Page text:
From the very beginning, no matter how many odds were stacked against me, I had been rooting for Jackaby and Abigail to end up together. I don't know why everyone feels like Sherlock must remain single, but I'm always up for setting him up with someone, and in this novel, Abigail was the lucky catch. Anyone with eyes can see that they're perfect together, and yet Abigail goes after the first young guy in America she makes eye contact with. Lucky for me, I feel like Jackaby and Abigail could develop into something in the next novel, but since there may or may not be another installment, my mind is free to imagine - for now anyways - a relationship blossoming between the two. The ending was expertly done: I love how it sets us up for another book, while at the same time allowing the book to be a stand-alone, and of course, I love the fact that the ending lets readers jump on whichever ship they want! I really do hope there ends up being another novel.
The aspect of the mystery that had me doubting the novel from the very beginning was the faerie-like creatures. Sherlock Holmes is a man associated with evidence and reasoning, and to have a man that reminds you of the legend chasing after faeries...it's a bit disconcerting. Like I mentioned before though, I got used to it pretty quickly, and it served to make the two men distinct, which is definitely a good thing. Once I stopped comparing Sherlock and Jackaby, I started loving the plot. There were so many myths intertwined, and the creature the murderer turned out to be was a wonderful surprise (well, as nice a surprise as a murderer can be). The best part of the mystery was probably that while I could guess who the villain was, I never figured out I was right until the author wanted me to. It's often boring when you are able to figure out who did what from the very beginning of the story, so revealing the mystery at the end, and keeping the reader's in suspense, was a great move.
Overall, Jackaby is a story that takes the Sherlock series, morphs it into something different, and makes something that is so similar yet so different that it wouldn't be right to compare the two. Fans of Holmes will enjoy reading the novel, as it is reminiscent of the admired detective, but still manages to keep the plot original. I have almost nothing but good things to say about this book, and you'll probably find me gushing about it to whoever comes closest to me.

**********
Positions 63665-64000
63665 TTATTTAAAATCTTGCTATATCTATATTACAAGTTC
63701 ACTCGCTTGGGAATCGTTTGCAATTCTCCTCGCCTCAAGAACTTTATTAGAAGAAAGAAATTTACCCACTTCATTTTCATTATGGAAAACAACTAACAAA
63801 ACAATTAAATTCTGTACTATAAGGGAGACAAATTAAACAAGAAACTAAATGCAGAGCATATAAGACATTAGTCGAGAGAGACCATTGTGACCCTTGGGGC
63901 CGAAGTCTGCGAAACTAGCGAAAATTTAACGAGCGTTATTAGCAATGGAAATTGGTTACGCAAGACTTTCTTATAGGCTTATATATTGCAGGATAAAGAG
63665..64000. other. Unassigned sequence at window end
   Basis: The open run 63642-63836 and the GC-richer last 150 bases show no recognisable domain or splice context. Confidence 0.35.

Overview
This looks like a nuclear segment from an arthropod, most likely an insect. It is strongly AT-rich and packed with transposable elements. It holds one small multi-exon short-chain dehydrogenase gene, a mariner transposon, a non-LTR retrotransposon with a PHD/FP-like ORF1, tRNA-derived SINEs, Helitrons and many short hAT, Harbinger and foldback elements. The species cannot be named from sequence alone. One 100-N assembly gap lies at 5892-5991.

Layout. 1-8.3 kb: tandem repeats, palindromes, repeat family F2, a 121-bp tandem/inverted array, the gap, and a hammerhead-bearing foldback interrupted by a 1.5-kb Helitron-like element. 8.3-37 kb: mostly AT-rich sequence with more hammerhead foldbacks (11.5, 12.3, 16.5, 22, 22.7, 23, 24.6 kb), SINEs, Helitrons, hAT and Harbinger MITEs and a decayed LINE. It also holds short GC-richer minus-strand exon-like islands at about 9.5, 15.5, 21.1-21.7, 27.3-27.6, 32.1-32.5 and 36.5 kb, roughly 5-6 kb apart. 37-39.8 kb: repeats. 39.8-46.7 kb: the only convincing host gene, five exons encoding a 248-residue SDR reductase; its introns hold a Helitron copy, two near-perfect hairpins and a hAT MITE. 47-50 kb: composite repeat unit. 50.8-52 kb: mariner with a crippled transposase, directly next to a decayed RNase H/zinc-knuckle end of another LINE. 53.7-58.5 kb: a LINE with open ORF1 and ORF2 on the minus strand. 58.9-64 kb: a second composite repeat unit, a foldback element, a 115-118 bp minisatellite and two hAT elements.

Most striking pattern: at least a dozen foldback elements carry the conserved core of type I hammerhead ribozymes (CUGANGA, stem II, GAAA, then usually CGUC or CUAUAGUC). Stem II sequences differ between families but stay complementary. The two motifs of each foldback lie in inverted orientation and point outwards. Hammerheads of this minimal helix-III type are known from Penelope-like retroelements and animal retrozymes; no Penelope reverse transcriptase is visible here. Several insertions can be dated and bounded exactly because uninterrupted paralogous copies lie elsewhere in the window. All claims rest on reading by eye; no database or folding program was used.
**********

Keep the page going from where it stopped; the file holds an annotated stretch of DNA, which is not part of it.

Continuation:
Book Synopsis: “Miss Rook, I am not an occultist,” Jackaby said. “I have a gift that allows me to see truth where others see the illusion--and there are many illusions. All the world’s a stage, as they say, and I seem to have the only seat in the house with a view behind the curtain.”
Newly arrived in New Fiddleham, New England, 1892, and in need of a job, Abigail Rook meets R. F. Jackaby, an investigator of the unexplained with a keen eye for the extraordinary--including the ability to see supernatural beings. Abigail has a gift for noticing ordinary but important details, which makes her perfect for the position of Jackaby’s assistant. On her first day, Abigail finds herself in the midst of a thrilling case: A serial killer is on the loose. The police are convinced it’s an ordinary villain, but Jackaby is certain it’s a nonhuman creature, whose existence the police--with the exception of a handsome young detective named Charlie Cane--deny.
Doctor Who meets Sherlock in William Ritter’s debut novel, which features a detective of the paranormal as seen through the eyes of his adventurous and intelligent assistant in a tale brimming with cheeky humor and a dose of the macabre.
Source: Received a copy from Algonquin Books for review.